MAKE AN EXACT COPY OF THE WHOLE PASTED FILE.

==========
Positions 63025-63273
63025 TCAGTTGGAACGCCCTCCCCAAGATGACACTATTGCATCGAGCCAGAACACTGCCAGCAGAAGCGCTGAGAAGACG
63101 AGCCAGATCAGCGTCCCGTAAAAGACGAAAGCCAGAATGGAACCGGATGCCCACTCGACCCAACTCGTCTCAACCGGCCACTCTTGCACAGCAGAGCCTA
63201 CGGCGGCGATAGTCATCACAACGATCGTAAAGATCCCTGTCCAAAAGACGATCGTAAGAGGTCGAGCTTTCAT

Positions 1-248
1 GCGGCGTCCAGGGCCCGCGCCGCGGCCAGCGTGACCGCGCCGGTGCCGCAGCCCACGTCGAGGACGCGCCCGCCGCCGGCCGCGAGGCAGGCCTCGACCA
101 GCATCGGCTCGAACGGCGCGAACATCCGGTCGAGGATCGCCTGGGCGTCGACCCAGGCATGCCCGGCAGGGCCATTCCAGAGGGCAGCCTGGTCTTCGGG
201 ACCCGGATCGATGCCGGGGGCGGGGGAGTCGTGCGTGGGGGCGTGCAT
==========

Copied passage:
Positions 63025-63273
63025 TCAGTTGGAACGCCCTCCCCAAGATGACACTATTGCATCGAGCCAGAACACTGCCAGCAGAAGCGCTGAGAAGACG
63101 AGCCAGATCAGCGTCCCGTAAAAGACGAAAGCCAGAATGGAACCGGATGCCCACTCGACCCAACTCGTCTCAACCGGCCACTCTTGCACAGCAGAGCCTA
63201 CGGCGGCGATAGTCATCACAACGATCGTAAAGATCCCTGTCCAAAAGACGATCGTAAGAGGTCGAGCTTTCAT

Positions 1-248
1 GCGGCGTCCAGGGCCCGCGCCGCGGCCAGCGTGACCGCGCCGGTGCCGCAGCCCACGTCGAGGACGCGCCCGCCGCCGGCCGCGAGGCAGGCCTCGACCA
101 GCATCGGCTCGAACGGCGCGAACATCCGGTCGAGGATCGCCTGGGCGTCGACCCAGGCATGCCCGGCAGGGCCATTCCAGAGGGCAGCCTGGTCTTCGGG
201 ACCCGGATCGATGCCGGGGGCGGGGGAGTCGTGCGTGGGGGCGTGCAT